- 2D or 3D: that is the question
- PCIe or AGP
- Graphics card models
- ATI cards
- ATI variations
- Nvidia cards
- Nvidia variations
- What the specs mean
- Other features
- Other components
- Power usage
- Integrated graphics
- Getting the most from your card
Radeon 9000 series - a largely outdated series of cards, superseded by the X series. The 9000-series cards are still widely available as low-cost graphics solutions, however. There are a lot of different card models in this series, but the most commonly encountered are the Radeon 9250, 9550, 9600, 9700 and 9800.
Although the cards have largely been supplanted by the X-series of cards, they can still offer decent performance at the top-end of the range. A Radeon 9600 has a comparable rendering speed to a X300 card, and a 9800 Pro can rival the X600 line. Neither can match up in terms of geometry performance, however, and they lack some of the image quality features of the X series. They also lack the X series' support for video compression acceleration.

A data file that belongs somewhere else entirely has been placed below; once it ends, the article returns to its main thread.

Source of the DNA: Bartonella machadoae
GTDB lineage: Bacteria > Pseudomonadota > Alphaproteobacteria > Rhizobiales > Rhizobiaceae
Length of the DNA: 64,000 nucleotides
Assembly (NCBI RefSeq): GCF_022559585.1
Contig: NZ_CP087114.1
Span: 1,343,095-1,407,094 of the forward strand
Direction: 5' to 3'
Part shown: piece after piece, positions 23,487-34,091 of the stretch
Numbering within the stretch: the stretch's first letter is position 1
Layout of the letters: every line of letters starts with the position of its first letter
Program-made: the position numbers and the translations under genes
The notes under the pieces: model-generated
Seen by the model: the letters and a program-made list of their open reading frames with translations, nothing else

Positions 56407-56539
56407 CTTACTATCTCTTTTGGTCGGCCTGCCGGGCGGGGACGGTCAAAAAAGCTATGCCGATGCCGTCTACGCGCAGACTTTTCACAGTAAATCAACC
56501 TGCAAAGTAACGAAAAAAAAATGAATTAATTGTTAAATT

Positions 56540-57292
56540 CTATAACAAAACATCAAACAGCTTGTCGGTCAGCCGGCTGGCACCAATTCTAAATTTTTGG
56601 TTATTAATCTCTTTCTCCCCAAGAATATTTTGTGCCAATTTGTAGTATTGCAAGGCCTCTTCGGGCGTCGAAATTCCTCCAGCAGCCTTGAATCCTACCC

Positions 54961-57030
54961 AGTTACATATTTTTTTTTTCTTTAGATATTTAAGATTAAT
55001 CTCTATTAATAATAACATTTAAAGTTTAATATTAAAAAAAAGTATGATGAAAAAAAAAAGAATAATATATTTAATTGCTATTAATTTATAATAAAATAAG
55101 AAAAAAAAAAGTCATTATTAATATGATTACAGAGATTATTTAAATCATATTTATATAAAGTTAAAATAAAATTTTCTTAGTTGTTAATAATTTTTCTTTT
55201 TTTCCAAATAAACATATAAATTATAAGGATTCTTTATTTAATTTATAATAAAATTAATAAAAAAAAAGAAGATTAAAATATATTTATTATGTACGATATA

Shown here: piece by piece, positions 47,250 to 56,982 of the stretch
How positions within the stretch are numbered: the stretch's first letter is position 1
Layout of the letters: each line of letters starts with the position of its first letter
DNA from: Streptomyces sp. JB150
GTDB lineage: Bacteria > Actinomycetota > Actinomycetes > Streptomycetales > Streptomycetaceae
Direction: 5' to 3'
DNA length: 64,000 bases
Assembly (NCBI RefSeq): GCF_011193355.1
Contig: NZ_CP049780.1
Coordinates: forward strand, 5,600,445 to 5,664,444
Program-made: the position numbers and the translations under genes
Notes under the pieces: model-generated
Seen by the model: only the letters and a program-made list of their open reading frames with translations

Radeon X series - currently the mainstream and top-end processors of the ATI line, these PCIe and AGP solutions go head to head with the Nvidia 6 series. At the bottom end of the range you find the sub-$150 X300 cards, while at the top end, the X850 cards can set you back more than $750.
Pound for pound, they're a little better than the 9000 range of ATI cards, although the top-end of the 9000 series will outperform the low end of the X series. The X series does not see a dramatic improvement in the fill rate over the 9000 cards, but the geometry and image quality capabilities are considerably better. For instance, the Radeon X700 Pro has roughly the same fill rate as the Radeon 9800 XT (3.4 gigapixels) but 55 per cent better geometry performance (637.5 million triangles per second, as opposed to 412 million for the 9800 XT).
The X range includes the following base chips: